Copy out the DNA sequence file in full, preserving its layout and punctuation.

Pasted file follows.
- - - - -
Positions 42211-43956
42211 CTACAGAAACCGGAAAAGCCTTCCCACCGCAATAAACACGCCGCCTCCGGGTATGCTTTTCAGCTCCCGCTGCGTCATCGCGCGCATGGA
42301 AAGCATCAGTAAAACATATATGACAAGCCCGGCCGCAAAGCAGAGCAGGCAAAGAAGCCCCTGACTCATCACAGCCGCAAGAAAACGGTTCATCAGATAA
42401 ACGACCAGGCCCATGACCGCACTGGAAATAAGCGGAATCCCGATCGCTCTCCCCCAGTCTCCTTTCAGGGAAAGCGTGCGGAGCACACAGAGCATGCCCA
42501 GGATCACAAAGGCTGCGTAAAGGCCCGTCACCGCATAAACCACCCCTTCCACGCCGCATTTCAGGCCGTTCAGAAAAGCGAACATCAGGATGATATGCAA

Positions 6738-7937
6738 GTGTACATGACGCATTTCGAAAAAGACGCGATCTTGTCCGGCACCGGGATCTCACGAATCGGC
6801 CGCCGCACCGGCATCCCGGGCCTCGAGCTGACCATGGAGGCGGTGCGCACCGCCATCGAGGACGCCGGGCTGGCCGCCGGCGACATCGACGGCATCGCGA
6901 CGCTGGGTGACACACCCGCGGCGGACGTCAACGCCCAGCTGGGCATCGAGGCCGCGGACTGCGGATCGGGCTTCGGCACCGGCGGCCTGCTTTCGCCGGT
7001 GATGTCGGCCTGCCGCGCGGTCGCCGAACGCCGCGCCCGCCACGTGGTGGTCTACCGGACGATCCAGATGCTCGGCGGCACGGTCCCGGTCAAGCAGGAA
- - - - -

Positions 42211-43956
42211 CTACAGAAACCGGAAAAGCCTTCCCACCGCAATAAACACGCCGCCTCCGGGTATGCTTTTCAGCTCCCGCTGCGTCATCGCGCGCATGGA
42301 AAGCATCAGTAAAACATATATGACAAGCCCGGCCGCAAAGCAGAGCAGGCAAAGAAGCCCCTGACTCATCACAGCCGCAAGAAAACGGTTCATCAGATAA
42401 ACGACCAGGCCCATGACCGCACTGGAAATAAGCGGAATCCCGATCGCTCTCCCCCAGTCTCCTTTCAGGGAAAGCGTGCGGAGCACACAGAGCATGCCCA
42501 GGATCACAAAGGCTGCGTAAAGGCCCGTCACCGCATAAACCACCCCTTCCACGCCGCATTTCAGGCCGTTCAGAAAAGCGAACATCAGGATGATATGCAA

Positions 6738-7937
6738 GTGTACATGACGCATTTCGAAAAAGACGCGATCTTGTCCGGCACCGGGATCTCACGAATCGGC
6801 CGCCGCACCGGCATCCCGGGCCTCGAGCTGACCATGGAGGCGGTGCGCACCGCCATCGAGGACGCCGGGCTGGCCGCCGGCGACATCGACGGCATCGCGA
6901 CGCTGGGTGACACACCCGCGGCGGACGTCAACGCCCAGCTGGGCATCGAGGCCGCGGACTGCGGATCGGGCTTCGGCACCGGCGGCCTGCTTTCGCCGGT
7001 GATGTCGGCCTGCCGCGCGGTCGCCGAACGCCGCGCCCGCCACGTGGTGGTCTACCGGACGATCCAGATGCTCGGCGGCACGGTCCCGGTCAAGCAGGAA